Steven Matz was the first pitcher rumored to be of interest to the Cardinals. On Tuesday, he agreed to a deal to spend four seasons in St. Louis.
The St. Louis Cardinals were aggressively looking for a free-agent starting pitcher. They had eyes on Alex Wood, Alex Cobb, Max Scherzer and Marcus Stroman, among others, a sign clear they wanted a meaningful upgrade.
On Tuesday night, Steven Matz and the St. Louis Cardinals agreed to a four-year, $44 million contract, according to Jeff Passan of ESPN. Incentives can push the deal to $48 million.
Matz, 30, was the first pitcher linked to the Cardinals this offseason and fit much of what the team desires. He has a career 46.7 percent groundball rate, which plays hand-in-hand with their elite infield defense that features three Gold Glovers. It’s in large part because of a sinker that has averaged 94.5 mph, which is an asset that many left-handed starters do not have.
Matz’s contract is higher than most projections. MLB Trade Rumors predicted a three-year, $27 million contract, but after Noah Syndergaard, Justin Verlander and Eduardo Rodriguez signed lucrative contracts, all free-agent contract projections were thrown out the window. Still, the Cardinals signing a very good starting pitcher for $11 million per season is solid value, and gives them flexibility to address other areas of the roster.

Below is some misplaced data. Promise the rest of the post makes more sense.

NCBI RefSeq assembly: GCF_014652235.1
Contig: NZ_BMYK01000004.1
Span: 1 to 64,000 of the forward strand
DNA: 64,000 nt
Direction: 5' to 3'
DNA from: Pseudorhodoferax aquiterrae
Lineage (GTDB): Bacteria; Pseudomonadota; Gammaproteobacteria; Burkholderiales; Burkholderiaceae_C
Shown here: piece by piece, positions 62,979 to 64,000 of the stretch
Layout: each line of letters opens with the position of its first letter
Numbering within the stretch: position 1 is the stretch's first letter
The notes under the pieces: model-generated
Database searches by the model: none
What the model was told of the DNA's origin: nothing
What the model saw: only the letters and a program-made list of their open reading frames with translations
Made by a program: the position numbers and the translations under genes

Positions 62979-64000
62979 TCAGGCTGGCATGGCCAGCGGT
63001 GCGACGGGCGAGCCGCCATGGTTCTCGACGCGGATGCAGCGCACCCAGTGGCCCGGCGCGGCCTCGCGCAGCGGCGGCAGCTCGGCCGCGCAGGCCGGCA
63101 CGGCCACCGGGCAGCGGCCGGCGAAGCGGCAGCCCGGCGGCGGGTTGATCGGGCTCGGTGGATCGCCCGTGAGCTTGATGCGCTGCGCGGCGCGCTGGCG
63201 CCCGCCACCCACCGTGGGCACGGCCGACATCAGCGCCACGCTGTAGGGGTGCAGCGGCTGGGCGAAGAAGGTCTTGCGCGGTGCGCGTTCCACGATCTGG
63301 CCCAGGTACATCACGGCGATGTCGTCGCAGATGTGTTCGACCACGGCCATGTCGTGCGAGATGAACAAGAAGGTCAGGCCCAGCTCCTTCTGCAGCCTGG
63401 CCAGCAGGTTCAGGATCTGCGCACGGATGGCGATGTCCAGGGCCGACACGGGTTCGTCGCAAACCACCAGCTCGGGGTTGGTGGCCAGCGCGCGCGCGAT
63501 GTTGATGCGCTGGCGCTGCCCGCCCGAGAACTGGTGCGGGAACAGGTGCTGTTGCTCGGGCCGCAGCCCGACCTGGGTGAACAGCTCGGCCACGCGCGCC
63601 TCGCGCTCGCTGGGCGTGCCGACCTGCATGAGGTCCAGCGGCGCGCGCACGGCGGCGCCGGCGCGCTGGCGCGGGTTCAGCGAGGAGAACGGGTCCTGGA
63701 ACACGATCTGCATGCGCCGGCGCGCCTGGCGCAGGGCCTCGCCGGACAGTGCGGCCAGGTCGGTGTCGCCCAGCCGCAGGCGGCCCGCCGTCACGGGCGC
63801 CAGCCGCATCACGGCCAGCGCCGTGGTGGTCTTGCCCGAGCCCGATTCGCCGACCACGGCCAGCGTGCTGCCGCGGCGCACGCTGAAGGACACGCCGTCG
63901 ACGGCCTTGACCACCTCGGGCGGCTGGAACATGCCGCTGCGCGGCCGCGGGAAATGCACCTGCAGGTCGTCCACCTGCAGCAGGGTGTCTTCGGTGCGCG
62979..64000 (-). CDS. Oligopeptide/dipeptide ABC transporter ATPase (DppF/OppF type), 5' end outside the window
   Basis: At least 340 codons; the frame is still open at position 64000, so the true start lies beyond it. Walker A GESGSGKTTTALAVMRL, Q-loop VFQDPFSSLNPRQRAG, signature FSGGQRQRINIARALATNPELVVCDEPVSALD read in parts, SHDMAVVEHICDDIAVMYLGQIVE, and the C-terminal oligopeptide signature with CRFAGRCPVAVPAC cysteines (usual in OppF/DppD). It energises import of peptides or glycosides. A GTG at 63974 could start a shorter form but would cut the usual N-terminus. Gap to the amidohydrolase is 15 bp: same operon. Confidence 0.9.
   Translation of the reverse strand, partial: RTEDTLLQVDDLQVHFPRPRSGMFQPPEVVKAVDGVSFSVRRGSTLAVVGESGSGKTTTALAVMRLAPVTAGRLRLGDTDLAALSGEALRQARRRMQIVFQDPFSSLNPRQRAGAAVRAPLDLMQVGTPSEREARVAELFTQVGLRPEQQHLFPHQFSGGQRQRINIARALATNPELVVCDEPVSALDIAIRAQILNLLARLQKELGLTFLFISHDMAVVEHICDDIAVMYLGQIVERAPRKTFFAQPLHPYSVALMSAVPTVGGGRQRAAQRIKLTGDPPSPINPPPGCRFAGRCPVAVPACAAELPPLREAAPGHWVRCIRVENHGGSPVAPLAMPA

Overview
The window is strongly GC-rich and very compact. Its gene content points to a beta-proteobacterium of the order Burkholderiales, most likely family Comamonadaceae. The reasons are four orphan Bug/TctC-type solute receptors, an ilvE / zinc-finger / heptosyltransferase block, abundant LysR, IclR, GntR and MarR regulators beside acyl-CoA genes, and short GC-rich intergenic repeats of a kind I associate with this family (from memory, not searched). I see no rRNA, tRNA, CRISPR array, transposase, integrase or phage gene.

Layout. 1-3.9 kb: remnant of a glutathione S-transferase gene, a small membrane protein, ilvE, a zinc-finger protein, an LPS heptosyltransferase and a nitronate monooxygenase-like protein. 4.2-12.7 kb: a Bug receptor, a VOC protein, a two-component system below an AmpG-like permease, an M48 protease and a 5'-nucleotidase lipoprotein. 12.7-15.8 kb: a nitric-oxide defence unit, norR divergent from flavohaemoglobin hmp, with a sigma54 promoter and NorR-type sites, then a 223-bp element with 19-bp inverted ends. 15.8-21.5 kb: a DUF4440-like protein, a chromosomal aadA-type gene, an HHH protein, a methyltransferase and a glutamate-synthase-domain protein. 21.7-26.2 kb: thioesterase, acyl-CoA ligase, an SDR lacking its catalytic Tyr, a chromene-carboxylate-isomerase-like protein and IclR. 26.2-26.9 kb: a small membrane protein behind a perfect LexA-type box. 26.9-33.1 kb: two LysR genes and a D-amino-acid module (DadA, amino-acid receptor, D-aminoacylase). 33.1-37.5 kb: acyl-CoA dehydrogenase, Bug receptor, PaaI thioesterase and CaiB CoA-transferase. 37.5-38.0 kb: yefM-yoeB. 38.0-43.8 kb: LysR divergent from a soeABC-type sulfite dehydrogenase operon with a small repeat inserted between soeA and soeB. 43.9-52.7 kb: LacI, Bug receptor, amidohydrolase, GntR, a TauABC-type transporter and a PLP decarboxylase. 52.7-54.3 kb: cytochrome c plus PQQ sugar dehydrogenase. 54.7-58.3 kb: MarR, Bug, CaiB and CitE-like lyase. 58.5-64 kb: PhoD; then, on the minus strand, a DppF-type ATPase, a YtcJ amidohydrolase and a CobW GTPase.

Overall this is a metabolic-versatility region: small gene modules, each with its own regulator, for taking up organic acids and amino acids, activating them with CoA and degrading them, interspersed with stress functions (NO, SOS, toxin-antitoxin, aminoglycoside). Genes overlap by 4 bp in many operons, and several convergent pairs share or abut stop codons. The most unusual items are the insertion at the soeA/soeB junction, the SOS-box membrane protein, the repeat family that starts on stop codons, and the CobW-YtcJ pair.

What appealed to Matz, however, was the Cardinals offering a fourth year. Once that was offered, a deal was getting done. But it’s a smart investment, bringing in a starter who posted a 3.82 ERA last season, and should be even better behind a defense that plays to his strengths.
In the rotation, Matz immediately slides into the No. 3 spot behind Jack Flaherty and Adam Wainwright. He gives them a left-handed starter, which is something they did not previously have on the roster, and was believed to be something they sought in free agency, hence why they were interested in Wood (another sinker-baller and groundball pitcher).
But Matz was one of their top targets and someone the organization believes can transform the rotation. If that’s indeed the case, $11 million per season could turn out to be a bargain.